Another fine article from the Sussex County Table Tennis Association Official Handbook 1950 – 1951, this time on the subject of Advice to Young Players, by Rose Bromfield. There is a lovely picture of her earlier in the handbook with her playing partner Charlie Seaman. I remember my parents speaking very fondly of Charlie. He was someone they used to play table tennis with and respected him a lot. They lost touch after stopping playing table tennis and were so pleased to suddenly meet up with him again in Portslade after they moved there in the 1990s. Rose Bromfield gives some very sound advice in this article, it could apply to anything in life really – even blogging and family history research!
Advice to Young Players.
I can quite well sum this up in a few words: Keenness, Hard Work, and Be a Good Listener. I think they should go in that order. I give first place to Keenness, as, without this, no player, however gifted with brilliance, can possibly survive the arduous road that lies ahead of the player who wishes to raise his game beyond that of the rank and file in his county or, for that matter, any other county.
Hard Work takes second place because, although the apex of the game revolves around this, being keen makes a pleasure of what would otherwise be sheer drudgery. “Practice makes perfect” is an adage well applied to all ball games, and quite obviously table tennis is no exception. I can assure all young players that there is no short cut to the “top” – good players are not born, they are made. Obviously some will progress at a far greater speed than others because of a natural aptitude, but all will progress only if they practice hard. By this, I do not mean a weekly or even a bi-weekly visit to your club for a three or four hour session. Far better to make it one hour or even half an hour every night – few people’s concentration can last unbroken longer than an hour, and once the mental state is relaxed the practice is of no further use.
So I say, play only whilst the keenness and concentration are there, for after that you are merely wasting physical energy. I am fully aware that most club premises in Sussex are not available every night, but the young player must overcome this difficulty and if he or she is keen enough, they will. This may mean joining more than one club, which costs money, but as I said before, there is no easy way and sacrifices have to be made. If the opportunity is available to you, join another league so that you benefit from two matches a week instead of one. I know of a few young Sussex players who have already done this, and I am sure they will not regret it.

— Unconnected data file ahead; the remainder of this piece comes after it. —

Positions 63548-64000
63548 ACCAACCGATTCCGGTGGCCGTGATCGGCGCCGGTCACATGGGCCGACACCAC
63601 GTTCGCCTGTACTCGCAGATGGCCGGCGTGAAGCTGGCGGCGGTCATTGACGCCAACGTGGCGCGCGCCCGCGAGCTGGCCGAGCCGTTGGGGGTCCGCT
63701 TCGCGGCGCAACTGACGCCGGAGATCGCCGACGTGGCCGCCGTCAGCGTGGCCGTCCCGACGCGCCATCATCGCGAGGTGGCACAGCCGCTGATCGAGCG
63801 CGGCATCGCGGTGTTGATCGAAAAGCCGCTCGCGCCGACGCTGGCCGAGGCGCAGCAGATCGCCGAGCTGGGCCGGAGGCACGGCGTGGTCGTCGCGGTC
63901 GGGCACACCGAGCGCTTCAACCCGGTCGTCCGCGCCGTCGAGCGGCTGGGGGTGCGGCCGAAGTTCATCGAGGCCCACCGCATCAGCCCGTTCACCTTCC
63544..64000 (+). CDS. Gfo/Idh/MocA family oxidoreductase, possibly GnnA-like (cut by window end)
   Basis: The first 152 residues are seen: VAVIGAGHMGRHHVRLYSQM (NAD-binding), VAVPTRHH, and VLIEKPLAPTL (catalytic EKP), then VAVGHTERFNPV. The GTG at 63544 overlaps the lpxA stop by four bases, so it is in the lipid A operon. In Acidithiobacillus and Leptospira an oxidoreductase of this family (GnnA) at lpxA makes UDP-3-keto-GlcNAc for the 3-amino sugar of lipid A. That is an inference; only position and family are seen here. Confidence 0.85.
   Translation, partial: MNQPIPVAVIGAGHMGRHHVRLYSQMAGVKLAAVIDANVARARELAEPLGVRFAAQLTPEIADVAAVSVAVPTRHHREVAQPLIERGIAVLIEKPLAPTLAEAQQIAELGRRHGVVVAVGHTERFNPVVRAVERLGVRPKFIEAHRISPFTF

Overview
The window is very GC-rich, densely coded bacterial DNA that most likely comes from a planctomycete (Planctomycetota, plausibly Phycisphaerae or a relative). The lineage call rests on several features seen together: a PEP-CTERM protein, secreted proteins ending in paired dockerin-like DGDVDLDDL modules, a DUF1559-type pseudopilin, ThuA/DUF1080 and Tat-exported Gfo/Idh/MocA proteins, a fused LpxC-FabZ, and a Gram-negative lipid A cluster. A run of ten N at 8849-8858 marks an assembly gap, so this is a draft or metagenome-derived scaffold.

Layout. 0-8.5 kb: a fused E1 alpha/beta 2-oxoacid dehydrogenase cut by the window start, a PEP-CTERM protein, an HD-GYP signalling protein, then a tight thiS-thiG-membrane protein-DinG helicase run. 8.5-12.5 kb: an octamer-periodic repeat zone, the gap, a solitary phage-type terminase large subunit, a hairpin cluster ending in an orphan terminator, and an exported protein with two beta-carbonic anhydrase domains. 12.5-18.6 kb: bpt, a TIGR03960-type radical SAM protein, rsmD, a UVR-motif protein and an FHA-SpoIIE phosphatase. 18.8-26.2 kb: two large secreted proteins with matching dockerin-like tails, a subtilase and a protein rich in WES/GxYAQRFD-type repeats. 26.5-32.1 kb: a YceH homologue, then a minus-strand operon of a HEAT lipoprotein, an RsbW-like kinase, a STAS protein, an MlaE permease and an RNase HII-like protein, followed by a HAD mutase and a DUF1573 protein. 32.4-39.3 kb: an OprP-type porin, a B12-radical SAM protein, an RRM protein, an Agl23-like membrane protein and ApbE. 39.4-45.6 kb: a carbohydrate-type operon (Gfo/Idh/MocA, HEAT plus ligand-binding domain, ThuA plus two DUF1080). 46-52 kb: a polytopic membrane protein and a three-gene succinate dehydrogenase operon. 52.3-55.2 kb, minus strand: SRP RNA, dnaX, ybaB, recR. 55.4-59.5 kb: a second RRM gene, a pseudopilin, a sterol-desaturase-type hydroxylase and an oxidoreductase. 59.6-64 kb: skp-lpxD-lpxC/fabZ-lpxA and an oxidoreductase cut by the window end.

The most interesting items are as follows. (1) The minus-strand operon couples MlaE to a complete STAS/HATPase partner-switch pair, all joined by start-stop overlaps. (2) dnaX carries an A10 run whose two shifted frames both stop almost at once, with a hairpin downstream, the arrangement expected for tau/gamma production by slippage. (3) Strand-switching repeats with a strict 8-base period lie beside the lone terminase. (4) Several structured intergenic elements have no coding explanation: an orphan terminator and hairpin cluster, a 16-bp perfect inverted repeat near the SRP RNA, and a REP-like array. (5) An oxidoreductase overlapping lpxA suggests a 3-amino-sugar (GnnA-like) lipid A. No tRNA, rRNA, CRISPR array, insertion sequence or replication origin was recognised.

Every match played is a little more experience for you, and if you are learning from it you should be fully aware why you won or lost, and you should store the knowledge for use on future occasions when you are playing players of a similar type. Only in this way will you learn to vary your game, so essential when you find yourself facing an opponent who is stronger willed than you are. Here again, I am compelled to say that I know that for the majority of players in Sussex, with the few exceptions I have already mentioned, only one match per week is available to them. This is quite inadequate, and I fear that whilst the young players are content to accept this, their chances of being good match players are extremely limited. If plenty of “friendlies” cannot be arranged either at clubs or premises where tables are for hire, then teh effort must be made to get to Open Tournaments. I can literally hear the groan that this last remark will send up, but if the keenness is there, ways and means can and will be found.
And so I come to my last phrase. Be a Good Listener – never reach the stage of “Knowing it all.” Nothing so surely sets the seal on a player, young or old, as this attitude of mind. An angle on an individuals play that has just never occurred to you, passed on in casual conversation by a fellow player perhaps not even as good as yourself, may well be the missing link required by you to beat an opponent to whom you have always previously lost. The best players around you will, I am sure, be ready to give you the benefit of their experience if you will accept it in the spirit in which it is given – not as criticism to be resented, but as advice. You cannot possibly know too much. So to you young players I say – Be Keen, Work Hard, and be a Good Listener, and may you all become champions – Sussex needs you.